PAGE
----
LONDON — Hollywood is filled with horror stories of development by committees of execs altering filmmakers’ long-cherished projects beyond recognition. But spare a thought for helmer Vito Rocco.
His debut feature “Faintheart,” set to receive its world preem at the Edinburgh Film Fest this June, is being billed as the world’s first user-generated feature film, thanks to MyMovie Mashup, a MySpace U.K. competition that granted its winner £1 million ($2 million) to make the project, backed by Film4, Vertigo Films and the U.K. Film Council.
The competition, launched in February 2007, represented the online social network’s biggest foray yet into the film biz. While the site has long been used by U.S. studios to market films, the MyMovie Mashup contest was the first time MySpace was closely involved with a project from start to finish.
MySpace users were invited to vote for their favorite director out of more than 8,000 submitted shorts, with the winning director receiving the coin to make his or her project. MySpacers were also invited to offer their input toward the development of the project with casting conducted via online auditions.
That means Rocco faced the possibility of MySpace’s millions of users putting in their 10 cents as to which line or which ending would work best.
While that prospect might have put off most hardened helmers, in Rocco’s case the project was his ticket to being discovered. His short film “Goodbye Cruel World” won the MySpace competition by more than 500,000 votes.
Since then, MySpace users have contributed lines of dialogue, the film’s soundtrack and suggestions on its poster and marketing campaign, as well as sharing opinions on the 10 unknown thesps cast in small roles thanks to the online auditions.
The announcement on June 10 that MySpace would also be teaming up with bestselling novelist Paulo Coelho to make an almost entirely user-generated feature film adaptation of his book “The Witch of Portobello” has once again raised the question of how effective the social networking site can become in the business of film production.
“It’s a natural growth for us to become a hub for the filmmaking community to build their audiences and connect with each other,” says MySpace Senior VP of content and marketing for intl. Jamie Kantrowitz. “We’ll continue to look at interesting projects for our audiences to express themselves in collaboration with the important content creators. This will continue globally, and there will be more projects to come.”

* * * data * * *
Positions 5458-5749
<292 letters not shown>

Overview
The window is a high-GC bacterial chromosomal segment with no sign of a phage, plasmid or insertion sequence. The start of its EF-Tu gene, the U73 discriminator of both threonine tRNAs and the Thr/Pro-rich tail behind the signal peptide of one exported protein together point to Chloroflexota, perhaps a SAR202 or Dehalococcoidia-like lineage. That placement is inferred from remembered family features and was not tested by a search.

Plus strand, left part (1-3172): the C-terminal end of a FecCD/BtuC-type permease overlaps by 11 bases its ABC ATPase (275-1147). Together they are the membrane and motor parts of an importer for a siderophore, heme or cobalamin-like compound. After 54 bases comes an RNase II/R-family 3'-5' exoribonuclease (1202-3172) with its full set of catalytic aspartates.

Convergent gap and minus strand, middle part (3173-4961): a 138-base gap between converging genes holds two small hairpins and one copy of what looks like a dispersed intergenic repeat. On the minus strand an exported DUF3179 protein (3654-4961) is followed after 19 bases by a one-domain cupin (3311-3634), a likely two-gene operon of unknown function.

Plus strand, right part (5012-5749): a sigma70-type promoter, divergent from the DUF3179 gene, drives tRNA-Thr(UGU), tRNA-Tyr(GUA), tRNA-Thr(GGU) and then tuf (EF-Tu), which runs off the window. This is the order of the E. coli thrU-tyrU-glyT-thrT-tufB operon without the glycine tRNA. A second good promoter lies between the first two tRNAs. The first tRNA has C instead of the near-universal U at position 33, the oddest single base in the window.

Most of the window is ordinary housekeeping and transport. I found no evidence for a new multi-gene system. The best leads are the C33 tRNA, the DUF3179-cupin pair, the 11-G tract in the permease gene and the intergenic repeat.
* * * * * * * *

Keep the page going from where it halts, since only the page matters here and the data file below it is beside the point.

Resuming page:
While few would argue with the power of MySpace, which is owned by Rupert Murdoch’s News Corp., as a marketing platform, it remains an unproven force in terms of its proletarian approach to development being able to benefit a project.
The “Faintheart” MySpace profile, for example, has been viewed 12 million times, with 20,000 users regularly offering feedback and input.
While the development by committee has historically resulted in a film reduced to its lowest common denominator, the irony of the MyMovie Mashup experiment could be that the final product, at least as regards “Faintheart,” is a sweet-hearted, traditional romantic comedy. The pic is set in the world of battle re-enactments, with the central figure a weekend warrior played by Eddie Marsan (“Vera Drake”), who sets out to win his wife back after she becomes tired of his infantile obsessions.
A similar result occurred with an earlier feature filmmaking contest, the televised “Project Greenlight,” in which the first and second season winners were standard indie dramas — strangely enough, one was also set in the world of war re-enactors.
“We can get terribly carried away with the notion that we’ll be delivering a revolutionary product, but the irony is, we’ve ended up with a conventional film,” Film4 senior commissioning exec Peter Carlton says. “I think that in these challenging days for independent filmmaking — just look at what happened to Warner Independent, Picturehouse, ThinkFilm — you need to deliver independent films differently and build different relationships with your audience. What’s interesting about what MySpace is doing is it gives you an opportunity to build traditional word of mouth, which you can’t usually do when opening weekends are so important and you’re faced with huge advertising budgets from the studios.”
Vertigo will be releasing the pic in the U.K., planning its widest-ever release this September with 250-300 prints.
The project is available for other territories, and there remains the possibility of another News Corp. company, most obviously Fox Searchlight might pick the film up. Fox execs have not yet seen the pic, although were they to acquire “Faintheart,” it would be a serendipitous piece of synergy between MySpace and Fox.
“It’s been a fascinating and, I think, successful experiment,” says Vertigo exec producer Rupert Preston. “The extraordinary thing about using MySpace is we’ve been able to discover new talent.”
MySpace execs are also looking to ramp up their own filmmaking activities, with plans to be involved in more local-language and U.S. projects.